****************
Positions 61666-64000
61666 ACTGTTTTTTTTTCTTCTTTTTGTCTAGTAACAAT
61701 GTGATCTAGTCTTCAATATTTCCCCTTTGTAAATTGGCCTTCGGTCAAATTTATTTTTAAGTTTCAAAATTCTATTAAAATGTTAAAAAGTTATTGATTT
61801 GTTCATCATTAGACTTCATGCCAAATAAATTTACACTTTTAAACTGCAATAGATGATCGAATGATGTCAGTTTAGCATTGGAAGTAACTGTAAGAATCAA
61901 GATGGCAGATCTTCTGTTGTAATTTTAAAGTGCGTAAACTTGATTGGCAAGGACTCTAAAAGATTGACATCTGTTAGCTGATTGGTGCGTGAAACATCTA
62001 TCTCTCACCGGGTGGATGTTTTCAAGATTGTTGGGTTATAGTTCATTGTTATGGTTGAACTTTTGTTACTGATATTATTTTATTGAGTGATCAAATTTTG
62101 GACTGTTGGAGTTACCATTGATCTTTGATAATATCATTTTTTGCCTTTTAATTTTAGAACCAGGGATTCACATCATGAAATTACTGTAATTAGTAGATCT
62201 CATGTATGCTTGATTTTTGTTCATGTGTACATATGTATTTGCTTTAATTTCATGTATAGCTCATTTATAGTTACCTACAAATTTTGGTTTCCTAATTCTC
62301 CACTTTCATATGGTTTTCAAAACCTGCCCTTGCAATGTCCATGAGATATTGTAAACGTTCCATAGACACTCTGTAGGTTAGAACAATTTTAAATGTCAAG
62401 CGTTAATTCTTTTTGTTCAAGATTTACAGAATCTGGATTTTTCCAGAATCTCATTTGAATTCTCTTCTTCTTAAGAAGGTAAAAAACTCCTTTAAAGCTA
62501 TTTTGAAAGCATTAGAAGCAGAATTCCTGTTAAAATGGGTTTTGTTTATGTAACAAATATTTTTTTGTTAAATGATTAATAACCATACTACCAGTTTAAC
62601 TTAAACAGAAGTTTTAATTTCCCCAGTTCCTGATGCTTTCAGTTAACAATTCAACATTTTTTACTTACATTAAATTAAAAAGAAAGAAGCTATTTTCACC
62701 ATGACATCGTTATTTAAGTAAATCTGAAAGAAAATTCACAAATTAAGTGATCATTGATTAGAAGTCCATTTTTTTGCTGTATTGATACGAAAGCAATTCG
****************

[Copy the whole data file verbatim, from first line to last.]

Positions 61666-64000
61666 ACTGTTTTTTTTTCTTCTTTTTGTCTAGTAACAAT
61701 GTGATCTAGTCTTCAATATTTCCCCTTTGTAAATTGGCCTTCGGTCAAATTTATTTTTAAGTTTCAAAATTCTATTAAAATGTTAAAAAGTTATTGATTT
61801 GTTCATCATTAGACTTCATGCCAAATAAATTTACACTTTTAAACTGCAATAGATGATCGAATGATGTCAGTTTAGCATTGGAAGTAACTGTAAGAATCAA
61901 GATGGCAGATCTTCTGTTGTAATTTTAAAGTGCGTAAACTTGATTGGCAAGGACTCTAAAAGATTGACATCTGTTAGCTGATTGGTGCGTGAAACATCTA
62001 TCTCTCACCGGGTGGATGTTTTCAAGATTGTTGGGTTATAGTTCATTGTTATGGTTGAACTTTTGTTACTGATATTATTTTATTGAGTGATCAAATTTTG
62101 GACTGTTGGAGTTACCATTGATCTTTGATAATATCATTTTTTGCCTTTTAATTTTAGAACCAGGGATTCACATCATGAAATTACTGTAATTAGTAGATCT
62201 CATGTATGCTTGATTTTTGTTCATGTGTACATATGTATTTGCTTTAATTTCATGTATAGCTCATTTATAGTTACCTACAAATTTTGGTTTCCTAATTCTC
62301 CACTTTCATATGGTTTTCAAAACCTGCCCTTGCAATGTCCATGAGATATTGTAAACGTTCCATAGACACTCTGTAGGTTAGAACAATTTTAAATGTCAAG
62401 CGTTAATTCTTTTTGTTCAAGATTTACAGAATCTGGATTTTTCCAGAATCTCATTTGAATTCTCTTCTTCTTAAGAAGGTAAAAAACTCCTTTAAAGCTA
62501 TTTTGAAAGCATTAGAAGCAGAATTCCTGTTAAAATGGGTTTTGTTTATGTAACAAATATTTTTTTGTTAAATGATTAATAACCATACTACCAGTTTAAC
62601 TTAAACAGAAGTTTTAATTTCCCCAGTTCCTGATGCTTTCAGTTAACAATTCAACATTTTTTACTTACATTAAATTAAAAAGAAAGAAGCTATTTTCACC
62701 ATGACATCGTTATTTAAGTAAATCTGAAAGAAAATTCACAAATTAAGTGATCATTGATTAGAAGTCCATTTTTTTGCTGTATTGATACGAAAGCAATTCG